Pad-mode-induced instantaneous mode instability for simple models of brake systems

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Journal Article
Mechanical Systems and Signal Processing, 2015, 62 pp. 490 - 505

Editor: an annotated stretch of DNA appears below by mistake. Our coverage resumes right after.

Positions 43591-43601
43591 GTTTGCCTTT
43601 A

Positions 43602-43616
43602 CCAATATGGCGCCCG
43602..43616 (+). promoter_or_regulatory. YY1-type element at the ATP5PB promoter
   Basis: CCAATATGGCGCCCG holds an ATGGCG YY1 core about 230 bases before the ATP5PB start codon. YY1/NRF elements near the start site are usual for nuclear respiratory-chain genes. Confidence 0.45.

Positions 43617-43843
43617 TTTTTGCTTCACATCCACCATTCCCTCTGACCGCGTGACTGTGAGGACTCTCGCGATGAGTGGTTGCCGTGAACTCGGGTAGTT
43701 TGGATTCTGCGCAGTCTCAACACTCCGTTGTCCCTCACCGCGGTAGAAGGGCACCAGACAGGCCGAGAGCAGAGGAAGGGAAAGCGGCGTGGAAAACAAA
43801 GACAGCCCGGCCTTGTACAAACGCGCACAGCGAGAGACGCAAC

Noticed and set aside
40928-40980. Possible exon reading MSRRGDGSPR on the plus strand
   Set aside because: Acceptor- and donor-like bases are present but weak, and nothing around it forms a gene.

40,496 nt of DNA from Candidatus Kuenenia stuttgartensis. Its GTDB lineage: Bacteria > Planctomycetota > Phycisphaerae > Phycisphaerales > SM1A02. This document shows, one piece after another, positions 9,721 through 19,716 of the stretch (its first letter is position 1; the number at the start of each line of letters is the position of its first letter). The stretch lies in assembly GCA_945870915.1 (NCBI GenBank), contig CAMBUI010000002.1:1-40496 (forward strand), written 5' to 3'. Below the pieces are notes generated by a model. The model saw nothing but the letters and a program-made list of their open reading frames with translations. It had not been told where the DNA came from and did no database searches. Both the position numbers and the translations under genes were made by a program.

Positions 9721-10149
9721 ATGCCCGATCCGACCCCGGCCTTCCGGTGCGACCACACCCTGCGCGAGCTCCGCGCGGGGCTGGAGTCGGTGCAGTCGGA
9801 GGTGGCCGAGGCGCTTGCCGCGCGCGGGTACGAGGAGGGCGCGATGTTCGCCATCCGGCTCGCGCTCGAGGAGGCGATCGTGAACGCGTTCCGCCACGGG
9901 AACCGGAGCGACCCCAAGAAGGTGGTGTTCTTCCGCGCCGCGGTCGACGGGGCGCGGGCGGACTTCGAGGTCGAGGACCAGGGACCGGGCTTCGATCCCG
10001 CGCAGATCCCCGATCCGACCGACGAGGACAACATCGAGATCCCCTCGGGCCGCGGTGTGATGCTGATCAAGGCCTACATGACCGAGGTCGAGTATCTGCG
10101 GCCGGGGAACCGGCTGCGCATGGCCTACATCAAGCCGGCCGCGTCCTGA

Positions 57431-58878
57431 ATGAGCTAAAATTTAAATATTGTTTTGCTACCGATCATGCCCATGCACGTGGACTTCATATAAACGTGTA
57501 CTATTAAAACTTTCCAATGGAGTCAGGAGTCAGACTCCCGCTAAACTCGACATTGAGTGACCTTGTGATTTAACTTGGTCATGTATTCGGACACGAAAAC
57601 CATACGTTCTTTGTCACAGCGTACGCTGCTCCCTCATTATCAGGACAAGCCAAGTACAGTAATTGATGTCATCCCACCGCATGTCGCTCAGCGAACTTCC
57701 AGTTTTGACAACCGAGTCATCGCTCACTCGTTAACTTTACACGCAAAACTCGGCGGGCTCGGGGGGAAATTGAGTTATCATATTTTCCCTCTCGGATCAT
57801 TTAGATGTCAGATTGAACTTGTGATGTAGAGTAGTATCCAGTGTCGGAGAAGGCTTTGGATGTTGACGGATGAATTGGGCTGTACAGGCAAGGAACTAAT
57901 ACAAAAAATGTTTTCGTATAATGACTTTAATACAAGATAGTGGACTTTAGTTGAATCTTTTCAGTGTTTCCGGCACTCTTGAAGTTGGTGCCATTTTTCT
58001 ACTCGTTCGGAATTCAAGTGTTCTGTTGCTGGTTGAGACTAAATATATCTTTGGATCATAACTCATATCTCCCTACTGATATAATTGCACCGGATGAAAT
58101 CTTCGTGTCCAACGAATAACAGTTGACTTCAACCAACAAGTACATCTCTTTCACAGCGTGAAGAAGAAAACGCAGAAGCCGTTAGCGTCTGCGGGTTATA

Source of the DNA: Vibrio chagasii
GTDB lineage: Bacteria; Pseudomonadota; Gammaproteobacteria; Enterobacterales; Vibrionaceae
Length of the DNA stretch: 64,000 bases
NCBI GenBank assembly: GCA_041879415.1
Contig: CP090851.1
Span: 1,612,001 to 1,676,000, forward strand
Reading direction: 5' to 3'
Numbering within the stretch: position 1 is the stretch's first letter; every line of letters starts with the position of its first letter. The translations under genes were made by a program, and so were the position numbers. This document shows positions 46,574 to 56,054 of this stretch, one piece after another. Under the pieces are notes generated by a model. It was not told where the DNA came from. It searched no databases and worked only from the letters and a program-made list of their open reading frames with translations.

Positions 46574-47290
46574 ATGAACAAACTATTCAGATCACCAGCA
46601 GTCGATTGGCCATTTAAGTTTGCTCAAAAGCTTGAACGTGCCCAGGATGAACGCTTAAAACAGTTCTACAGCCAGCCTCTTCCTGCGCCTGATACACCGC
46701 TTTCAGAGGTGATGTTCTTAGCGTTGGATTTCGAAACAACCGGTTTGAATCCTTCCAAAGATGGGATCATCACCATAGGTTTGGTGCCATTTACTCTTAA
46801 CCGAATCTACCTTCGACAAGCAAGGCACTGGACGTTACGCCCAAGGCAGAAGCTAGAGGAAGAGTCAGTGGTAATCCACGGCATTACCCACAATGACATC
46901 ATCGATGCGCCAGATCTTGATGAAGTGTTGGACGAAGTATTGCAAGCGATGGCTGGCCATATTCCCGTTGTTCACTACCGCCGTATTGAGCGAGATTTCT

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© 2015 Elsevier Ltd. All rights reserved. Automotive disc brake squeal is fugitive, transient and remains difficult to predict. In particular, instantaneous mode squeal observed experimentally does not seem to be associated with mode coupling and its mechanism is not clear. The effects of contact pressures, friction coefficients as well as material properties (pressure and temperature dependency and anisotropy) for brake squeal propensity have not been systematically explored. By analysing a finite element model of an isotropic pad sliding on a plate similar to that of a previously reported experimental study, pad modes have been identified and found to be stable using conventional complex eigenvalue analysis. However, by subjecting the model to contact pressure harmonic excitation for a range of pressures and friction coefficients, a forced response analysis reveals that the dissipated energy for pad modes is negative and becomes more negative with increasing contact pressures and friction coefficients, indicating the potential for instabilities. The frequency of the pad mode in the sliding direction is within the range of squeal frequencies observed experimentally. Nonlinear time series analysis of the vibration velocity also confirms the evolution of instabilities induced by pad modes as the friction coefficient increases. By extending this analysis to a more realistic but simple brake model in the form of a pad-on-disc system, in-plane pad-modes, which a complex eigenvalue analysis predicts to be stable, have also been identified by negative dissipated energy for both isotropic and anisotropic pad material properties. The influence of contact pressures on potential instabilities has been found to be more dominant than changes in material properties owing to changes in pressure or temperature. Results here suggest that instantaneous mode squeal is likely caused by in-plane pad-mode instabilities.
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